While an offer of reward might not be viewed as a contract (much less a reward offered via social media sites such as Twitter and YouTube), such an offer can still be considered binding. That is the claim made by Armin Augstein who found and returned the laptop belonging to the “Diamond Girl” singer, Ryan Leslie.
The laptop went missing in October 2010 from the back of a Mercedes S350 that was briefly left unattended when Leslie was escorted by security into a nightclub in Cologne, Germany. The bag containing the laptop also held $10,000 in cash and Leslie’s passport. But it was the computer and the hard drive, which contained the rapper’s music, that Leslie was anxious to have returned to him. He initially offered a $20,000 reward for the return of the MacBook. Then he took to Twitter and YouTube to announce that the reward had been increased to $1 million.
52-year-old German Armin Augstein said he found the laptop on a park bench while walking is dog in Stommelerbusch, Germany, about a month after the laptop went missing. The rapper allegedly reneged on his promise of the $1 million reward, claiming he couldn’t retrieve his recording sessions from the hard drive. Augstein then sued the Harlem-based musician for backing out of his promise of a reward to whomever should return the laptop. Michael Fischman, Augstein’s U.S.-based attorney, was quoted at the time as saying that it was “unfortunate that my client has to go to such lengths to recover the reward.” The lawsuit, which was filed in U.S. District Court in Manhattan and sought the $1 million reward, plus interest and listed Ryan Leslie and his company, NextSelection, as defendants.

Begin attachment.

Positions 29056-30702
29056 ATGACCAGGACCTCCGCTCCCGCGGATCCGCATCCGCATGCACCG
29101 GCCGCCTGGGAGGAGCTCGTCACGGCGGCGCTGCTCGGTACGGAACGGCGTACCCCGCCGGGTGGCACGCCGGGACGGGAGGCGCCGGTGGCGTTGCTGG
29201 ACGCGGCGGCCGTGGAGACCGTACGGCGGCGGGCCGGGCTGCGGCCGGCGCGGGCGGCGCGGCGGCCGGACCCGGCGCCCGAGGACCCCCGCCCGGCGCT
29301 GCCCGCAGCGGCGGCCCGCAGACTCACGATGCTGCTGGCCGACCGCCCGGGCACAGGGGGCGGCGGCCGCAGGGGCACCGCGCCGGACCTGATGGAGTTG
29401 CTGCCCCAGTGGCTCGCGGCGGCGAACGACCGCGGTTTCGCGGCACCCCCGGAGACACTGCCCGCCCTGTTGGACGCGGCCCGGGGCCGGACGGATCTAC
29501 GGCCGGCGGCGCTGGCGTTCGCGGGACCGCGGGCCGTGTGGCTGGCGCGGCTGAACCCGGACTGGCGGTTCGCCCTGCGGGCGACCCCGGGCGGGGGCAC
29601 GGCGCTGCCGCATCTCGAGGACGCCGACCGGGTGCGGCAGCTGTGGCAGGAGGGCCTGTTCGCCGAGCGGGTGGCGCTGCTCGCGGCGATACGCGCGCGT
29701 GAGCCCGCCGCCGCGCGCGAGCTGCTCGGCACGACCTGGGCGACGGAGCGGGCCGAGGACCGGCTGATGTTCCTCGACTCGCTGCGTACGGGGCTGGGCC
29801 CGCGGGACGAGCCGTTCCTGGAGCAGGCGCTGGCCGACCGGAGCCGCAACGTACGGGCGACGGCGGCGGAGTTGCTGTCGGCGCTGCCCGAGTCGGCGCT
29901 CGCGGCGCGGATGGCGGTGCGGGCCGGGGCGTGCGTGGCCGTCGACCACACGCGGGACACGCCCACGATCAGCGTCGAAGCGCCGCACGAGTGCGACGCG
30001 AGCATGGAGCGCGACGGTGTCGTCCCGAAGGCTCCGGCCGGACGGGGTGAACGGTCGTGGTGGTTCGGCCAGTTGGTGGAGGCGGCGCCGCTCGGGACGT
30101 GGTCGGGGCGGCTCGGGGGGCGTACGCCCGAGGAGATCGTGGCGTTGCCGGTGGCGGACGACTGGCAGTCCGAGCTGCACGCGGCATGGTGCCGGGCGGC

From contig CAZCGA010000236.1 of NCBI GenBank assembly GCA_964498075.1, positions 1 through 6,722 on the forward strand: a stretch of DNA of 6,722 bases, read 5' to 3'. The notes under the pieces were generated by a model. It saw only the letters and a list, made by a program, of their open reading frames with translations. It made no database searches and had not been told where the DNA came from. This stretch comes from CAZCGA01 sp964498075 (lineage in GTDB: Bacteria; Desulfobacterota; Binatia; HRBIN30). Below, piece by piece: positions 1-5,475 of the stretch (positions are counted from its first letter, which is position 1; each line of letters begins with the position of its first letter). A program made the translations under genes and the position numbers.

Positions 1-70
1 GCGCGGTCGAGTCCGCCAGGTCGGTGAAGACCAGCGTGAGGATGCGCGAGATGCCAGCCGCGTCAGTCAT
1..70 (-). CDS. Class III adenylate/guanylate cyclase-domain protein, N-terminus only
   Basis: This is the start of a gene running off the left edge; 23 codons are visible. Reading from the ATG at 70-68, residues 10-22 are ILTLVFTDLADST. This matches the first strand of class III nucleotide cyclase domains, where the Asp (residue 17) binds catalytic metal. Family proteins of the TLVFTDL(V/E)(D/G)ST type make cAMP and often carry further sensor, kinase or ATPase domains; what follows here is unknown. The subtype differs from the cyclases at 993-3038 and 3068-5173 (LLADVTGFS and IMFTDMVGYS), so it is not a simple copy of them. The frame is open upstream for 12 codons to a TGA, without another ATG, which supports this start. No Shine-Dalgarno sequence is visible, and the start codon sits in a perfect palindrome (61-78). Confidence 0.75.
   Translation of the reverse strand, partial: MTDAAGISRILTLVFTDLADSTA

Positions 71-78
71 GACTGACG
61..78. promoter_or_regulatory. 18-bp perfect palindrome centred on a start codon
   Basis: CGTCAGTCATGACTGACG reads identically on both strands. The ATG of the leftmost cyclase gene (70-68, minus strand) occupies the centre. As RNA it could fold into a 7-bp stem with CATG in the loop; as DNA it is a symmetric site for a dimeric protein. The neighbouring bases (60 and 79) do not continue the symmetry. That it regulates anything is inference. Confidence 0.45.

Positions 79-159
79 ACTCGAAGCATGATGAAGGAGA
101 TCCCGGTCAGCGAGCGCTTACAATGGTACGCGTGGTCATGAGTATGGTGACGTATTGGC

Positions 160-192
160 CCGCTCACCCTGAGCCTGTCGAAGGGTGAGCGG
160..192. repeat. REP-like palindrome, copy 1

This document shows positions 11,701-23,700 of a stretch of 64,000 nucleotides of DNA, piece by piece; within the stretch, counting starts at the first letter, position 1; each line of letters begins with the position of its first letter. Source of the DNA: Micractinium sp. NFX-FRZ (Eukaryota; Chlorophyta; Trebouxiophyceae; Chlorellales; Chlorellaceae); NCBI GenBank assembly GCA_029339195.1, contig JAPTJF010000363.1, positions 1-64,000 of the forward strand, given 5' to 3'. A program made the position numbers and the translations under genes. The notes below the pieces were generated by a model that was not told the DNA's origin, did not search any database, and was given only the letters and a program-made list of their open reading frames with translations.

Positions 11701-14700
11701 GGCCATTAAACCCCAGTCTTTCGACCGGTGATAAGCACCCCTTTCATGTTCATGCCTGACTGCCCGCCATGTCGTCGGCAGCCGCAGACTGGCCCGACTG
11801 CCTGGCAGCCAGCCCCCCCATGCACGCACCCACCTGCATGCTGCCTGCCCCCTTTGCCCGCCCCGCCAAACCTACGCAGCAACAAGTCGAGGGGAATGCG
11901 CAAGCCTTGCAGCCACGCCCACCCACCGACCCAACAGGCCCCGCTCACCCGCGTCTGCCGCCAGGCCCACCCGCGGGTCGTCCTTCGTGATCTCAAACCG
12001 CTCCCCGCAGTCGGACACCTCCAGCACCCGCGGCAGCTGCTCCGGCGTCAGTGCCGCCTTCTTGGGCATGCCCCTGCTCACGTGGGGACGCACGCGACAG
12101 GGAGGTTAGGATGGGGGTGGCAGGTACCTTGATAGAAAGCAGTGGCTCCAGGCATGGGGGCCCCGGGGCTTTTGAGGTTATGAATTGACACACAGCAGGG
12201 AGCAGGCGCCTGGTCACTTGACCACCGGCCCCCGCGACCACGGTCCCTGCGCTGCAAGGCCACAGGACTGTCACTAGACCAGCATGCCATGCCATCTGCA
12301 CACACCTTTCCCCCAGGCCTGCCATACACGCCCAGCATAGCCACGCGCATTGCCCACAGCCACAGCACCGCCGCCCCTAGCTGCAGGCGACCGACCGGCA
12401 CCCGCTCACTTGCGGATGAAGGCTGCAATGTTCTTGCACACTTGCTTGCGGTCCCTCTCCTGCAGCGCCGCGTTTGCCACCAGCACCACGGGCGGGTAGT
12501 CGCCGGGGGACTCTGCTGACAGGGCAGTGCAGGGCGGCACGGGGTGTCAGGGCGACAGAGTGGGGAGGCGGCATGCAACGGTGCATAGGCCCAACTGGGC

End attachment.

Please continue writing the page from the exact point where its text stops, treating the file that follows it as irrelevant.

A New York federal jury ruled in favor of Augstein’s claim for the reward in 2012 and ordered Leslie and NextSelection to pay Augstein $1.18 million. Leslie has still refused to pay up though, and Augstein is now accusing the R&B artist of hiding funds in order to avoid paying him the court-ordered reward. Augstein has recently asked state judges to order Leslie to pay the promised reward from funds held by Les is More, the corporation that pays all of Leslie’s personal bills. The lawsuit, which was filed in Manhattan Supreme Court, alleges that “Les is More was formed to replace NextSelection and thereby shield (Leslie’s) assets.”
While many people insist on having certain promises made in writing for fear that, otherwise, there will be no way to make sure the person making the promise comes through on their end of the deal, such lengths are not always necessary. Many courts recognize verbal contracts and, in a scenario such as this one, where there is a digital record of the promise, a case can easily be made that a contract was entered into. Leslie’s tweet and YouTube video led Augstein to reasonably believe that he would receive a substantial reward in return for returning the musician’s MacBook and hard drive, regardless of whether anything could be retrieved from them.
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